Consumer Funding is obtained in connection with anticipated or ongoing litigation, and with the knowledge and often the review of the plaintiffs’ attorneys. Moreover, information regarding the existence, extent and nature of Consumer Funding can reveal important clues regarding the assessment of a case by the funding company, the plaintiff, and the plaintiff’s attorney. For example, the funding companies provide funding to plaintiffs based on their own confidential assessment that the cases have merit and a particular value. Disclosure of the existence and amount of Consumer Funding will permit defendants to draw inferences about the funding companies’ confidential assessments, and to gain a strategic advantage as a result. Similarly, plaintiffs and their attorneys are normally only willing to enter into a funding agreement (which provides the funding company with an interest in the case recovery) if they have reached their own confidential assessments regarding how the funding will help increase the value of the case. Disclosing Consumer Funding will give defendants unfair strategic insight into those confidential assessments of the plaintiffs and their attorneys as well.
Such unfair access by defendants to the plaintiffs’ internal strategic assessments is exactly the kind of information that the time-honored work product doctrine was designed to prevent. There is no justification for a legislative mandate that would summarily upset that precedent. At least one commentator has written persuasively that there are significant public policy reasons that counsel against disclosure of Consumer Funding in pretrial discovery. Sharfman, The Economic Case Against Forced Disclosure of Third Party Litigation Funding, New York State Bar Association Journal (January 11,2022). This economist points out that, as a baseline matter, privacy considerations rules have typically prevented discovery of a party’s finances or financial condition unless there are very specific and compelling reasons requiring disclosure. That privacy is particularly important with respect to financial information such as Consumer Funding because it has “economic value,” and “is economically efficient and actually beneficial from a social welfare perspective.”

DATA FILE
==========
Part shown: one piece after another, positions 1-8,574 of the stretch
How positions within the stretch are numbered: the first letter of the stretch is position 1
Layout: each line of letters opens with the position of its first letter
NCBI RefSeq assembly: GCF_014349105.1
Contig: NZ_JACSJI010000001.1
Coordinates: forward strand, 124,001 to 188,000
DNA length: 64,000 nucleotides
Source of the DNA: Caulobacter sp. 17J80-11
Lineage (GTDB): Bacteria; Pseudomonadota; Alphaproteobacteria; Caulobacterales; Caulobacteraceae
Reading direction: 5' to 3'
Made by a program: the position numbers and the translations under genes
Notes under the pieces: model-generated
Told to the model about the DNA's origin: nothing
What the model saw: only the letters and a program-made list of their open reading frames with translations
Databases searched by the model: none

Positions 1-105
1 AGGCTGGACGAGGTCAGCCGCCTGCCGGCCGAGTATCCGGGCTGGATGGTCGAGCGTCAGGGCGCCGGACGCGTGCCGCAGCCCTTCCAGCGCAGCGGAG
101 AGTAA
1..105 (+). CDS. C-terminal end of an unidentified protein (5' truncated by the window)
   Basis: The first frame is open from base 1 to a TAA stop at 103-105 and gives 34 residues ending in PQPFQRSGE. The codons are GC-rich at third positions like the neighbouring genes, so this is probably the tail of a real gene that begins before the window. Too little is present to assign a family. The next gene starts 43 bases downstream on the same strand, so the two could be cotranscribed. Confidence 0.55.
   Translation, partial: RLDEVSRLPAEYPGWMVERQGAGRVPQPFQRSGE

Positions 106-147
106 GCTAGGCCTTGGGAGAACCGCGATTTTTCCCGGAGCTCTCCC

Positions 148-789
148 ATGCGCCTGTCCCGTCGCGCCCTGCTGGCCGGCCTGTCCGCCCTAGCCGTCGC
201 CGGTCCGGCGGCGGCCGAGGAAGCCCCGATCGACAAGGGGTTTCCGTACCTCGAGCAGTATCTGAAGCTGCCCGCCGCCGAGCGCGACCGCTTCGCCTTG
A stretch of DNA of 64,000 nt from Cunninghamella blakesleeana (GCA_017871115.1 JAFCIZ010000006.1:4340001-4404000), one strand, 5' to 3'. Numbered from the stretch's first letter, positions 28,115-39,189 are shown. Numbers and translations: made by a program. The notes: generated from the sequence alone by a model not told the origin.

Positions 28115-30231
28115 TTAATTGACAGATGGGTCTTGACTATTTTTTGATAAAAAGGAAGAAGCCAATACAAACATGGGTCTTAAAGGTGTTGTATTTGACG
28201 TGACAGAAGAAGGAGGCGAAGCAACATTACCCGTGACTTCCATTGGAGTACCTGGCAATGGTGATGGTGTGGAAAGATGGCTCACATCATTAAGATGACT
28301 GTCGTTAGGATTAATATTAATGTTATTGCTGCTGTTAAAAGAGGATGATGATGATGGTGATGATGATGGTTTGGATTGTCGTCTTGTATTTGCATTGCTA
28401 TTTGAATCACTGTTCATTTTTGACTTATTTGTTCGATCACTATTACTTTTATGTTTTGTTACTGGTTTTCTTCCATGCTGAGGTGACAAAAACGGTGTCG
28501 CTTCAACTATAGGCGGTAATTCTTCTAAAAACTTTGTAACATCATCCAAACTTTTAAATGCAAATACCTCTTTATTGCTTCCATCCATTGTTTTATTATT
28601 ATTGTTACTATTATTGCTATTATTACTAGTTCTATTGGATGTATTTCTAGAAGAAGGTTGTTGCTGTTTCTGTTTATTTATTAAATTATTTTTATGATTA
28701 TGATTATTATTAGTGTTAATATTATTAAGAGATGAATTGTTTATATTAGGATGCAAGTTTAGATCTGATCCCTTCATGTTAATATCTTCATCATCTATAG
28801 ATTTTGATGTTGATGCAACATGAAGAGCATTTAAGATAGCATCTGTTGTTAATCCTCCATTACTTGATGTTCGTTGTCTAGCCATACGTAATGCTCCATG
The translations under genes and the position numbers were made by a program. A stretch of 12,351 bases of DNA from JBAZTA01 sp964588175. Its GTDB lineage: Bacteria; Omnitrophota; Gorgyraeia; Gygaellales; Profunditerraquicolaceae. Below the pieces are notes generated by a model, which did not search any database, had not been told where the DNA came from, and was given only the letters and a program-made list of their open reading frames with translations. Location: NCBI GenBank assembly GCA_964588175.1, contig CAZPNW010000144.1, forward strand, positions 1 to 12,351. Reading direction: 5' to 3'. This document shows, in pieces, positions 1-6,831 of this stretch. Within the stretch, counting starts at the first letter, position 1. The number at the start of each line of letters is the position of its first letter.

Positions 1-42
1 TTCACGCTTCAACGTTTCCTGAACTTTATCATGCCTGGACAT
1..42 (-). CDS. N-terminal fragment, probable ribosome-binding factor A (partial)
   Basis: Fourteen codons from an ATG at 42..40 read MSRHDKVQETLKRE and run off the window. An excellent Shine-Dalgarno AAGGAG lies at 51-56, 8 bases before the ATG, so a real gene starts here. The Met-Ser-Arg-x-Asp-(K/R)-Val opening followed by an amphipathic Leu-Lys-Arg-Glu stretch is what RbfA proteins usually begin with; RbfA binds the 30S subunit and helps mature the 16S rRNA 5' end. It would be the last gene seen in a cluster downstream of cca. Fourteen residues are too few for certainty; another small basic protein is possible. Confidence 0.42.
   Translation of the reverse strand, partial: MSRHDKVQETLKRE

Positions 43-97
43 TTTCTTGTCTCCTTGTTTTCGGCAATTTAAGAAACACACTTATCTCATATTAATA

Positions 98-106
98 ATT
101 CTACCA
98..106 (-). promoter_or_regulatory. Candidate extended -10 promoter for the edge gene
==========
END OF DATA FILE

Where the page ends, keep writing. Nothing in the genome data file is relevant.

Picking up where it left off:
Public Policy Reasons That Should Protect Against Disclosure
As discussed above, a legislative mandate requiring the disclosure of Consumer Funding information would reveal these internal confidential assessments, and give the defendants an unfair strategic advantage. Defendants would know more about the plaintiffs’ own intenal valuation of their cases through this disclosure, and the plaintiffs would have no corresponding disclosure from the defendants with respect to the defendants’ internal assessments of value. That disparity not only results in an unfair exchange of value in the pre-trial discovery process that favors defendants at the expense of plaintiffs, and tilts the playing field unfairly. It creates an imbalance of information that, as a matter of standard economic theory, will result in economic inefficiency in the negotiation of any settlement. Defendants will have insight into the plaintiff’s assessment of the value of the cases, and plaintiffs will not have an equivalent insight into the defendants’ assessment, which in turn will result in plaintiffs having less power to negotiate a just and fair resolution that is in the best interests of justice.
Just as significantly, a legislative mandate requiring disclosure of Consumer Funding would have an adverse effect on plaintiffs who have not obtained consumer legal funding. The inferences that defendants could draw are that (a) such plaintiffs are susceptible to a “lowball” settlement offer because they have not obtained the personal financial resources to pay bills that may be necessary to withstand a lengthy lawsuit, and (b) no funding company would provide those resources because the merits of the case are not strong enough to warrant funding. Plaintiffs should not have a disclosure obligation that, by virtue of their failure to produce any such information, could create such inferences and reveal clues to the defendant, which in turn could affect the defendant’s decision to settle or litigate the case for an amount unrelated to the merits.
The Defendants’ Arguments For Disclosure Have No Weight